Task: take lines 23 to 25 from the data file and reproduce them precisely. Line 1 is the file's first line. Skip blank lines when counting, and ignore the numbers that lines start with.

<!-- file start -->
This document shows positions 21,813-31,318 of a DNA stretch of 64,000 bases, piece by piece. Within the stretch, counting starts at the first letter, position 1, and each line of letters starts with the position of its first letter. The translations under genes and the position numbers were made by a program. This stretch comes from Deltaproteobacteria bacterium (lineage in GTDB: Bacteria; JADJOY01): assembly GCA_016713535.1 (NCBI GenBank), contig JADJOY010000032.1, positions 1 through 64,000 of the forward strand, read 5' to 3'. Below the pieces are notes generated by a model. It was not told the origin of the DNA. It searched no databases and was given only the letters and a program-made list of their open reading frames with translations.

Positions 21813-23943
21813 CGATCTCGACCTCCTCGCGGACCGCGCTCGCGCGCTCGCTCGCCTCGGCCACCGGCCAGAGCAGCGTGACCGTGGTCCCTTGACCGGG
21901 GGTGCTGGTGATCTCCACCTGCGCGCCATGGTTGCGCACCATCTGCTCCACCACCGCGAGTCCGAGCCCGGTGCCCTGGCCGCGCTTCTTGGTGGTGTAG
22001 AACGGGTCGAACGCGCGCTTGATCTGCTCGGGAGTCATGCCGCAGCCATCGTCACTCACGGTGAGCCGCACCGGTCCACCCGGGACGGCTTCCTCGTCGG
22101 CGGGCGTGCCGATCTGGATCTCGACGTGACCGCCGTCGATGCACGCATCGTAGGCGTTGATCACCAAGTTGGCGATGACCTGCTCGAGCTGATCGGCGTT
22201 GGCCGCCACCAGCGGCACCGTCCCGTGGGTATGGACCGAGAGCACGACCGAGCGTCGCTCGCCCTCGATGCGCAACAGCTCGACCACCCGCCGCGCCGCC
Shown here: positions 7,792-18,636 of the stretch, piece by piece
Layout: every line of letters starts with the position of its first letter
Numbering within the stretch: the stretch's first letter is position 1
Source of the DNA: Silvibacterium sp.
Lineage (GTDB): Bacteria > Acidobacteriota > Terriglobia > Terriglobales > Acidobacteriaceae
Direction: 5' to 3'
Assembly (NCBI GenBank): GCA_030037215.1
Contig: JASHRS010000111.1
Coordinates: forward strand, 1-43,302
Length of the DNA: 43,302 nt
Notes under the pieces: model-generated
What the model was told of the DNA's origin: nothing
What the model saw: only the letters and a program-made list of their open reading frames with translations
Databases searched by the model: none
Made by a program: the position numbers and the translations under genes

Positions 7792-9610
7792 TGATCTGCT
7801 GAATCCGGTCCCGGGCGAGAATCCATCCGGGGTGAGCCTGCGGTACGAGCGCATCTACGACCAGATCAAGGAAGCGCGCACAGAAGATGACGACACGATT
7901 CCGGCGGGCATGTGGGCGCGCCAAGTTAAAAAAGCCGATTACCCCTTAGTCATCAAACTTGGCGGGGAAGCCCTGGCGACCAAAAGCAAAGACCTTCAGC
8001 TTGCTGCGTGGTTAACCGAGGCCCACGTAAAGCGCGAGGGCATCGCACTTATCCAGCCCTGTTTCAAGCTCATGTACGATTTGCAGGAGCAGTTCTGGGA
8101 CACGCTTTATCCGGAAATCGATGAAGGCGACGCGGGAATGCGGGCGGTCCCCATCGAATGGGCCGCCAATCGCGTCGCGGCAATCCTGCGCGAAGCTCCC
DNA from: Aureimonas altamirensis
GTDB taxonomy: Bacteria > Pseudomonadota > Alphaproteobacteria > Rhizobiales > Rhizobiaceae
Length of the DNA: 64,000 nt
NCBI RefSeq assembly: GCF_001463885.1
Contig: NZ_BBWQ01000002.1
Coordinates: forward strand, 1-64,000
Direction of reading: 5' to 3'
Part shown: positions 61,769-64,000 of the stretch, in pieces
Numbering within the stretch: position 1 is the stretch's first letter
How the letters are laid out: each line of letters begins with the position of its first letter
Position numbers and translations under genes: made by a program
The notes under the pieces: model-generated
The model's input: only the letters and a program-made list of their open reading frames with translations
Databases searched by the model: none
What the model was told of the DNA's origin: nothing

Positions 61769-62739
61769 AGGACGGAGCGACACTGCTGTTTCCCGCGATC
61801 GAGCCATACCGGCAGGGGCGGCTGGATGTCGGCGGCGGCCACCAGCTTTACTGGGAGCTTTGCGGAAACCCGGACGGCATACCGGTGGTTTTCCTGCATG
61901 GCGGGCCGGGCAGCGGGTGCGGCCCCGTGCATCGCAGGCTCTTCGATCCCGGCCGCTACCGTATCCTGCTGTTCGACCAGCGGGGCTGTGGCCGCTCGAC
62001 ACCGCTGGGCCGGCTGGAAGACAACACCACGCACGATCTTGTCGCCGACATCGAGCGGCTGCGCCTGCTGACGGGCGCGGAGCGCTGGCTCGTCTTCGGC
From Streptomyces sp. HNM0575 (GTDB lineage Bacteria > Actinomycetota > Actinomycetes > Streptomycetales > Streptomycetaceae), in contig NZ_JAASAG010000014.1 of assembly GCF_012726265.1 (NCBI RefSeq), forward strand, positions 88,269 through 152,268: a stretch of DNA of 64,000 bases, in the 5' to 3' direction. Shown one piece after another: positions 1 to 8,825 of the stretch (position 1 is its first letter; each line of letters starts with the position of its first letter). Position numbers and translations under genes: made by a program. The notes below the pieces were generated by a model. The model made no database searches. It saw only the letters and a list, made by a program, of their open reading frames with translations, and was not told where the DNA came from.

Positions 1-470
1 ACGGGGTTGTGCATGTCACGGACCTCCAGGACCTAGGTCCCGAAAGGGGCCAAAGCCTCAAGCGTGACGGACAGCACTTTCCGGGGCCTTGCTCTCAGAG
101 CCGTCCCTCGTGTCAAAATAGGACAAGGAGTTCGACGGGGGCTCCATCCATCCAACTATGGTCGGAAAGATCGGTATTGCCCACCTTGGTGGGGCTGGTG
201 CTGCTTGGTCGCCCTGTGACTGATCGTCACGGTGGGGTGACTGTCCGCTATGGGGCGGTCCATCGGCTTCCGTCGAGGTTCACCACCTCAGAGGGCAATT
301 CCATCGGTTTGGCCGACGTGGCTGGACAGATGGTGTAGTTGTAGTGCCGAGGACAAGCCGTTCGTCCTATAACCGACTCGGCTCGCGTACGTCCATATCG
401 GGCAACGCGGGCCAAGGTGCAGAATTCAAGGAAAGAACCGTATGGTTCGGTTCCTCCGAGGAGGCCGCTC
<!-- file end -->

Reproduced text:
Positions 7792-9610
7792 TGATCTGCT
7801 GAATCCGGTCCCGGGCGAGAATCCATCCGGGGTGAGCCTGCGGTACGAGCGCATCTACGACCAGATCAAGGAAGCGCGCACAGAAGATGACGACACGATT